Co-authors: John R. Birge; Zi'ang Wang; Jing Wu
This post draws from a paper to be presented in the ACAES session on Asian Economies in Global Supply Chains at the 2023 Allied Social Science Association Annual Meeting, program here.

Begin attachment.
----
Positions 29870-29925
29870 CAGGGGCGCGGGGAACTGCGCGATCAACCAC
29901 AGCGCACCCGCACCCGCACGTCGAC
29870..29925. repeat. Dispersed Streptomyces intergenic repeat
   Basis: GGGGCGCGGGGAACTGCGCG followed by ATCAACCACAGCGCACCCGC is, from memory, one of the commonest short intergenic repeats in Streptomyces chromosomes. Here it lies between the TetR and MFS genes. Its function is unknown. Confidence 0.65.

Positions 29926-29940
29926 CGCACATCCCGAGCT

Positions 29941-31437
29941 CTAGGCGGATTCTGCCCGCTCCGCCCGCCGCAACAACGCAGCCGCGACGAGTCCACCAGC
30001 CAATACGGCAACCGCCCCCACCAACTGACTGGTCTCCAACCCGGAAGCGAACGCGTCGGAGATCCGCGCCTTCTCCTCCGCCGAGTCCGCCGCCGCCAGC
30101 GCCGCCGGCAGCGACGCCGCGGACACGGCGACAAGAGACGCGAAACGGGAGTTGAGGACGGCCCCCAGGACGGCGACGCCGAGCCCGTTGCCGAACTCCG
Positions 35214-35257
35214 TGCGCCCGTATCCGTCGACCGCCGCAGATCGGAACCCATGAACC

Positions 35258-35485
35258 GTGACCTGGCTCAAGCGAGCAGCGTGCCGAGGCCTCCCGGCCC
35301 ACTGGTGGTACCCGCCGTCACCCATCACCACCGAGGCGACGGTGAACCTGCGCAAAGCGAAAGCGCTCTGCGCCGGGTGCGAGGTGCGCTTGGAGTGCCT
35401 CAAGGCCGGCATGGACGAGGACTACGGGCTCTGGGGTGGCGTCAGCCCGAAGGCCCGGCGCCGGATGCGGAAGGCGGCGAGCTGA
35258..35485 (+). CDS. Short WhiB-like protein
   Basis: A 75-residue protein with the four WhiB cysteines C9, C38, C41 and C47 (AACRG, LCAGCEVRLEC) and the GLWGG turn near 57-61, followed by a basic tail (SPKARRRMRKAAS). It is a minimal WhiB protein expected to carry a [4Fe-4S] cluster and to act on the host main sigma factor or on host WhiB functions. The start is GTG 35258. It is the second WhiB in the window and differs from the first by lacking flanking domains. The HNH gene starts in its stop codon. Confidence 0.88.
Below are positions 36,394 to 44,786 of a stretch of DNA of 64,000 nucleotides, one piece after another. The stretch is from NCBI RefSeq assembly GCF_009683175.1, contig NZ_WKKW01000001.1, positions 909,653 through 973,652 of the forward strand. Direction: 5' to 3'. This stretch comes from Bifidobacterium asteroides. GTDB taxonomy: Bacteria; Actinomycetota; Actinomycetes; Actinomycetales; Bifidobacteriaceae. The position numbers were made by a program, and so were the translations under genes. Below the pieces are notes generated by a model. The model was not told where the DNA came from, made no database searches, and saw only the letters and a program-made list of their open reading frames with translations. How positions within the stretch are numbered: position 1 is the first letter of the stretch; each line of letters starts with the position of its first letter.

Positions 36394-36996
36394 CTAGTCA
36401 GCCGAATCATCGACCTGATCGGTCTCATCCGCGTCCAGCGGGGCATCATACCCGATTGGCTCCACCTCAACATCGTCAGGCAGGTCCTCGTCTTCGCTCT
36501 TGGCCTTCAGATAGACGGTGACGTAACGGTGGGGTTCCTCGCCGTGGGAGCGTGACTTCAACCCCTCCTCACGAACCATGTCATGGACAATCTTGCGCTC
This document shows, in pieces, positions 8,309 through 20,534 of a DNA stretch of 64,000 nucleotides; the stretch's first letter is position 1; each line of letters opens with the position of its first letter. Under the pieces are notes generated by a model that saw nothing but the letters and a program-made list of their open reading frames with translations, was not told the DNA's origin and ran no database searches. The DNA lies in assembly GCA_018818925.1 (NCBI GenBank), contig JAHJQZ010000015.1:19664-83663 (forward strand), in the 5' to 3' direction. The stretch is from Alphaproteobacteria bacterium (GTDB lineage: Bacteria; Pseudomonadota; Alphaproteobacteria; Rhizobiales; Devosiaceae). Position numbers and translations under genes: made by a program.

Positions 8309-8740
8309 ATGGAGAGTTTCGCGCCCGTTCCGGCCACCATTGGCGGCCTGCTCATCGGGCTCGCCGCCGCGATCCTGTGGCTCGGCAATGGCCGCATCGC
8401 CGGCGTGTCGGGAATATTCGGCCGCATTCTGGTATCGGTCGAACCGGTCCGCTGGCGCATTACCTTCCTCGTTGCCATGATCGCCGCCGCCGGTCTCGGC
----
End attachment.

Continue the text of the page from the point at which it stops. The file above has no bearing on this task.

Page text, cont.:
The vulnerability of global supply chains and their impact on the economy has become a central issue during the current COVID-19 pandemic. While global supply chains allow firms to outsource production more cost effectively, they also expose firms to developments in the local economies where supply chain partners are located. During the recent COVID-19 pandemic, countries took measures to contain the pandemic through shutdowns and social distancing mandates. These measures created disruptions for local firms and their supply chain partners located in different regions. Disruptions in supply chains adversely affected production for downstream firms, and financial flows for upstream firms, creating major vulnerabilities for firms connected within a production network.